Genesis 2:21 – “Then the LORD God made the man fall into a deep sleep, and while he was sleeping, he took out one of the man’s ribs and closed up the flesh.” There is actually no mention in this passage of Eve deriving physical safety from Adam’s masculinity.

Genesis 2:24-25 – “That is why a man leaves his father and mother and is united with his wife, and they become one. The man and the woman were both naked, but they were not embarrassed.” There is no mention here that Adam is a leader, an initiator, or that he is responsible for the actions of others.

Similarly, in Genesis 3:1-13, there is no language present to indicate that Eve wrongly assumes male authority. Referring to this portion of the Genesis account, the apostle Paul explains that humanity’s fall into sin occurred when they “disobeyed God’s command” (Romans 5:14).

Prior to humanity’s sin of disobedience, the only mention of authority in the Genesis narrative occurs when God gives human beings, both male and female, “charge” over the rest of creation:

“Then God said, ‘And now we will make human beings; they will be like us and resemble us. They will have power over the fish, the birds, and all animals, domestic and wild, large and small.’ So God created human beings, making them to be like himself. He created them male and female, blessed them, and said, ‘Have many children, so that your descendants will live all over the earth and bring it under their control. I am putting you in charge of the fish, the birds, and all the wild animals.'” (Genesis 1:26-28, GNT)

In fact, the tendency of men to “rule over” women is described in Genesis 3:16 as a consequence of humanity’s first sin.

The notion that the fall constitutes an inversion of God’s planned authority structure for men and women is not stated in the Bible. Rather, this assumption has been supplied by Owen Strachan. He is not the first theologian or church leader to project a patriarchal worldview onto the book of Genesis. St. Augustine, an incredibly influential theologian from 4th century Rome, made a similar inference:

“When she was made of his rib, Adam said, ‘This is now bone of my bone, and flesh of my flesh….’ Flesh, then, is put for woman, in the same manner that spirit is sometimes put for husband. Wherefore? Because the one rules, the other is ruled; the one ought to command, the other to serve. For where the flesh commands and the spirit serves, the house is turned the wrong way. What can be worse than a house where the woman has the mastery over the man? But that house is rightly ordered where the man commands and the woman obeys. In like manner that man is rightly ordered where the spirit commands and the flesh serves.” (On John, Tractate 2 § 14)

As in the case of Owen Strachan’s patriarchal assumptions, the Bible nowhere states that just as the spirit commands and the flesh serves, so too must men rule over women. St. Augustine supplies this inference himself. In his book of Confessions, he identifies the source of his patriarchal worldview; it is not the Bible:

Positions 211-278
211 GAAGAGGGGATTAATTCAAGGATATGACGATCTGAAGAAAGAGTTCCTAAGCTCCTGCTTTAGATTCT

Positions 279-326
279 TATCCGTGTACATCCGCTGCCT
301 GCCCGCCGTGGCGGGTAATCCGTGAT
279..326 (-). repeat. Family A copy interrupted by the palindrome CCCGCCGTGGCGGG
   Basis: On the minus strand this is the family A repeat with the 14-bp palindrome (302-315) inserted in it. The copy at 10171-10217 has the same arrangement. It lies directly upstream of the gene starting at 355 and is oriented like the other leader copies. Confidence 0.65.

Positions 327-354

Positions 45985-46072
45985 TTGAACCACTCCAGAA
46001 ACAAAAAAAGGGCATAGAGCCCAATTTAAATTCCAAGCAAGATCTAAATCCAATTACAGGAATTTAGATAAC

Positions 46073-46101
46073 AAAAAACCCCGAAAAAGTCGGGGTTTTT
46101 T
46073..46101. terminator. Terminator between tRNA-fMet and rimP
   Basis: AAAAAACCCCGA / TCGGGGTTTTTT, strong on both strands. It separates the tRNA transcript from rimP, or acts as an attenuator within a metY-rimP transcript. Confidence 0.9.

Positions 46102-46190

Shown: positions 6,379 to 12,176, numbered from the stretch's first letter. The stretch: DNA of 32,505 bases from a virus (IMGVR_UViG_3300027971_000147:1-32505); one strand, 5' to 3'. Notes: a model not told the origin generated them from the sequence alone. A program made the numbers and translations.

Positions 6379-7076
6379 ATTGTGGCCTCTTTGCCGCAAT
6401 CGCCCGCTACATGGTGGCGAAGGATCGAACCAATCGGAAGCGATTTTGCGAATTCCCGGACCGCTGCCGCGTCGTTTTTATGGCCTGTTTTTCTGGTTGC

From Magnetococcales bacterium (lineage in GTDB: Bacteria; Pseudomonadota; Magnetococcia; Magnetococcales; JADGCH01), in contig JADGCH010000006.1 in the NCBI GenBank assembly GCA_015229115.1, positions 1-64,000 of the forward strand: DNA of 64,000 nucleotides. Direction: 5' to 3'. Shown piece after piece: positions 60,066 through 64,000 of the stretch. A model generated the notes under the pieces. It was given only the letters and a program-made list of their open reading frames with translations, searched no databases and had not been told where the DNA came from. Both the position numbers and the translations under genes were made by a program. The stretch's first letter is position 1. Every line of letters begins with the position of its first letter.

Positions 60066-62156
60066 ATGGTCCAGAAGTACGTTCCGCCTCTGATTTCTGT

“Simplicianus congratulated me that I had not fallen upon the writings of other philosophers, which were full of fallacies and deceit, ‘after the beggarly elements of this world,’ whereas in the Platonists, at every turn, the pathway led to belief in God and his Word.” (Augustine’s Confessions, Book VIII, Chapter II)

In Plato’s Republic, a “just society” is one in which the “complex pleasures” found in “women, children and servants,” must be “held down by the virtuous desires and wisdom of the few.” The “best born” and the “best educated” men were required to rule the social order, allegedly because of the “general inferiority of the female sex” (http://www2.hn.psu.edu/faculty/jmanis/plato/republic.pdf).

Do Jesus and his earliest followers truly portray humanity’s fall into sin as “an inversion of God’s plan for men and women”? Do they, like Augustine and Strachan, make sense of God’s plan for humanity through the lenses of Plato’s patriarchal philosophy? Let’s examine the evidence:

“Be under obligation to no one—the only obligation you have is to love one another. Whoever does this has obeyed the Law. The commandments, ‘Do not commit adultery; do not commit murder; do not steal; do not desire what belongs to someone else’—all these, and any others besides, are summed up in the one command, ‘Love your neighbor as you love yourself.’ If you love others, you will never do them wrong; to love, then, is to obey the whole Law.” (Romans 13:8-10, GNT)

According to Paul’s letter to the Romans, God’s plan for humanity is “love.” When we love one another as we love ourselves, we “obey the whole Law.” “Sin,” on the other hand, is a violation of God’s law of love. When we sin by breaking any of God’s commandments (e.g. adultery, murder, stealing etc.) we are not acting in love; we do “wrong” (i.e. harm) to ourselves and others.

When asked for an explanation of God’s will by the Teachers of the Law, Jesus provides an answer that is very similar to what we have just read from Paul:

“‘Love the Lord your God with all your heart, with all your soul, and with all your mind.’ This is the greatest and the most important commandment. The second most important commandment is like it: ‘Love your neighbor as you love yourself.’ The whole Law of Moses and the teachings of the prophets depend on these two commandments.” (Matthew 22:37-40, GNT)

God’s plan for humanity is that we love God with all of our being and that we love one another as we love ourselves. No mention is made by Jesus or the apostles about a “just society” based on “male authority.” This patriarchal worldview has been supplied by theologians, who were influenced by human philosophy.